An inventor named Tom Ditto has been casting a serious look at diffraction gratings as large primary collectors for telescopes, work that has been getting a bit of a buzz on the Internet. See, for example, An Old Idea Gives Telescopes a New Twist, and ponder how much the eponymous Dittoscope sounds like something out of a Tom Swift story. Nonetheless, an instrument based on a diffraction grating as its primary light-gathering source may prove useful in a variety of astronomical settings, including the ability to produce extremely high quality spectroscopic information for radial velocity exoplanet searches.

Diffraction happens when a small obstacle or opening causes a wave of light to interfere with itself, creating patterns that depend on the size of the diffracting object and the size of the wave. A diffraction grating, in this case a flat surface with a regular pattern of grooves, can be used to separate different wavelengths of light, which will interfere at different angles. The use of diffraction gratings in astronomy dates from 1786, when the American clockmaker and astronomer David Rittenhouse ran experiments on the behavior of diffracted light. Joseph von Fraunhofer would later use dispersion by diffraction grating to resolve atomic lines of sunlight and starlight. Spectroscopy has made use of diffraction gratings to study the stars ever since.

Image: Diffraction at work. The grooves of a compact disc can act as a grating and produce iridescent reflections. Credit: Wikimedia Commons.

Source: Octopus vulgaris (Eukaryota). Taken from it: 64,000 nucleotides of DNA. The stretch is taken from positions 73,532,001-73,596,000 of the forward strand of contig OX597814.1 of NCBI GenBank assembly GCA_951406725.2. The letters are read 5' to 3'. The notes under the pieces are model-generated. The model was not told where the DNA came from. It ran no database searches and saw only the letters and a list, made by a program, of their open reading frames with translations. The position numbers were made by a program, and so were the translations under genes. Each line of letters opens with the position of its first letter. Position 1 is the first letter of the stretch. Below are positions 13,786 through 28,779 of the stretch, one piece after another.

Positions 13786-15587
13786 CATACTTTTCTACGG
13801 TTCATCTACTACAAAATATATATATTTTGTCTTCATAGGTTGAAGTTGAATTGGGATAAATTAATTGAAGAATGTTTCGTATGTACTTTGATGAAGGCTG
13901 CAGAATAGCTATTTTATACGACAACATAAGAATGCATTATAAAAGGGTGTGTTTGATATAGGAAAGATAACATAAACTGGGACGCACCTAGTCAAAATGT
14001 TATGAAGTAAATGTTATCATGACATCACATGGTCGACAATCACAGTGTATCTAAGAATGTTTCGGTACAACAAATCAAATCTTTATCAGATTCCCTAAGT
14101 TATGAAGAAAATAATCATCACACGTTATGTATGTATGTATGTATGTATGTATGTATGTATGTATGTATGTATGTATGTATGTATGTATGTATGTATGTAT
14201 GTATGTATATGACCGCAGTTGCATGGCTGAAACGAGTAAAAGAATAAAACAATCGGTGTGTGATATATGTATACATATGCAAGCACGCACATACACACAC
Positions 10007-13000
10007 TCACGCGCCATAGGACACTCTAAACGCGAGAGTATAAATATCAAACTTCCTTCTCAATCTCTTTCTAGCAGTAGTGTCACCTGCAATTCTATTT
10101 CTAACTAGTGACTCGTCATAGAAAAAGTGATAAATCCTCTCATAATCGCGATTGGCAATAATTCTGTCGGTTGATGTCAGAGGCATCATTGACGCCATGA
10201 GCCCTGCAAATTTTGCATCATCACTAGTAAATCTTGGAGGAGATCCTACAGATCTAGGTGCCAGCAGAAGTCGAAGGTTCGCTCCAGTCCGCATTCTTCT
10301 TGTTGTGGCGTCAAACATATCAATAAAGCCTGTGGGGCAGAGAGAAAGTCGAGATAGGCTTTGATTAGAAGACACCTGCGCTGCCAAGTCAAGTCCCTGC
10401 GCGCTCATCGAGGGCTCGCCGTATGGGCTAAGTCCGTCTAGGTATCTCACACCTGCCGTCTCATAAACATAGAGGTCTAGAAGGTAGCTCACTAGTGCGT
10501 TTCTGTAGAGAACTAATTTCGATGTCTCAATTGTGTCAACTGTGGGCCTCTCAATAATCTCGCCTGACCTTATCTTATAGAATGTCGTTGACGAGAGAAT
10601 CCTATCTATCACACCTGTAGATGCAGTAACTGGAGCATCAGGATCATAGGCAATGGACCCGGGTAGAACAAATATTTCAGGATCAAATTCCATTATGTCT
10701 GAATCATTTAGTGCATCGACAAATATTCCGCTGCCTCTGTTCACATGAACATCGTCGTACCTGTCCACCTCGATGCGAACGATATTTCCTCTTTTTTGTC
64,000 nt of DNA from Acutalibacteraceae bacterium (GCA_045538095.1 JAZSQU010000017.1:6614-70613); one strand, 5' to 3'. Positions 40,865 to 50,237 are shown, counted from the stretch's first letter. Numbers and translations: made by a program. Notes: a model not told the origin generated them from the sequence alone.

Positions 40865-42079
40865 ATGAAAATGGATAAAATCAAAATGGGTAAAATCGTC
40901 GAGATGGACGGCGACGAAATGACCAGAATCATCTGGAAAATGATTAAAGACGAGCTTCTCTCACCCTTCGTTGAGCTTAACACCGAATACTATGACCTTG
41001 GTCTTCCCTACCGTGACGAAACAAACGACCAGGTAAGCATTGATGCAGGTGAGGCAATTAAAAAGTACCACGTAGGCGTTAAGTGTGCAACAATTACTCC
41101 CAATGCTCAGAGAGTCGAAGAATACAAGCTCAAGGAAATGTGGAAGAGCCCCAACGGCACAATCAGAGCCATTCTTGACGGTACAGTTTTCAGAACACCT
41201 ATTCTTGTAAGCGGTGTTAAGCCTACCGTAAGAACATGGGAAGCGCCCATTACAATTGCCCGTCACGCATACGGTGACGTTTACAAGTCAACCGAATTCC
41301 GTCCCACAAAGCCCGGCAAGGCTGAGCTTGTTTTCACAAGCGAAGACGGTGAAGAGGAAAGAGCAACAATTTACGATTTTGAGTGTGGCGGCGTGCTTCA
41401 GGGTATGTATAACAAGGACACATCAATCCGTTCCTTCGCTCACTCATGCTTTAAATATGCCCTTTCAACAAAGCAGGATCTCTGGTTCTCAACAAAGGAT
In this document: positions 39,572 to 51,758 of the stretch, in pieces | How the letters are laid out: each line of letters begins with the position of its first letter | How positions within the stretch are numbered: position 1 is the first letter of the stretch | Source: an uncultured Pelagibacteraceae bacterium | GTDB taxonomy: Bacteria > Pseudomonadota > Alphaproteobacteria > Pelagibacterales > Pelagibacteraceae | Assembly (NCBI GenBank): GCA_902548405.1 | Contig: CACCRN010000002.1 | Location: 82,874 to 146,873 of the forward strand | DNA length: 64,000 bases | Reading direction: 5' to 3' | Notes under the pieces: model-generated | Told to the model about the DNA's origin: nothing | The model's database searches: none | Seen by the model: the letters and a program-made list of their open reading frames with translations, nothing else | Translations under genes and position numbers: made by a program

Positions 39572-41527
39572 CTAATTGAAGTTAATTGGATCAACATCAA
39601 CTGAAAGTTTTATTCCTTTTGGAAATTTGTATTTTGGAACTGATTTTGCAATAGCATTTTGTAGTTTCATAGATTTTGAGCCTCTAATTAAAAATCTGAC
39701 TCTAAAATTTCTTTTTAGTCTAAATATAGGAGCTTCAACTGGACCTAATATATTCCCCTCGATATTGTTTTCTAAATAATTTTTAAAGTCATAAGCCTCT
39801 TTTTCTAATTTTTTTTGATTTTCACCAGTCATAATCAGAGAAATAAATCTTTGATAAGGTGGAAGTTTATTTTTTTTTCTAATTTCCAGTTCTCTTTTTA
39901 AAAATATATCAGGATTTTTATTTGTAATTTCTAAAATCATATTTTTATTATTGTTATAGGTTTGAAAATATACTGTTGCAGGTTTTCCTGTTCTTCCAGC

In a presentation to the NASA Institute for Advanced Concepts back in 2007, Ditto showed that his Dittoscope could be conceptualized as a standard telescope capable of spectroscopy aimed at a flat grating. The standard telescope’s spectrometer has its own grating and slit. The use of the second spectrometer eliminates the overlapping spectra from the flat primary grating. Each object is thus imaged at a single wavelength at any unique angle of incidence. There are no moving parts other than the rotating Earth, with the instrument oriented east to west.

The ground based Dittoscope, then, takes advantage of the Earth’s rotation, as described in the presentation for Ditto’s Phase I study: “The precession of objects in the night sky causes their incident angles to rotate. For any incident angle there is a corresponding wavelength, so an entire spectrogram can be assembled over the course of a night.” With this enormous field of view — a 40 degree arc — millions of stars are placed within view simultaneously:

Since the output of the telescope is spectrographic, multiple object spectrometer problems are no longer the vexing issue of conventional telescopy. Every object has its spectrum taken. Stars do not need to be localized in advance of taking their spectra. There are spectral signatures for all objects in sight from first light.

Rather than tracking individual stars, the Dittoscope would simply let stars pass over the grating to detect the spectral changes of different wavelengths. As an online paper on this work notes: “There are expenses associated with the mounts, but the mechanical complexity is reduced to a single axis which is static during observation runs…” From a practical standpoint, small early experiments can be expanded in incremental steps until a full observatory is constructed.

Image: The roof is coming off the observatory. Gone are the domes, the sliding hatch doors and the rotating walls. A Dittoscope can lay flat to the ground. Its roof may be the primary objective. Wind resistance is negligible. The secondary optics are buried in a trough, and the ray paths can be protected within a pacified atmosphere, even a vacuum. Credit: Tom Ditto.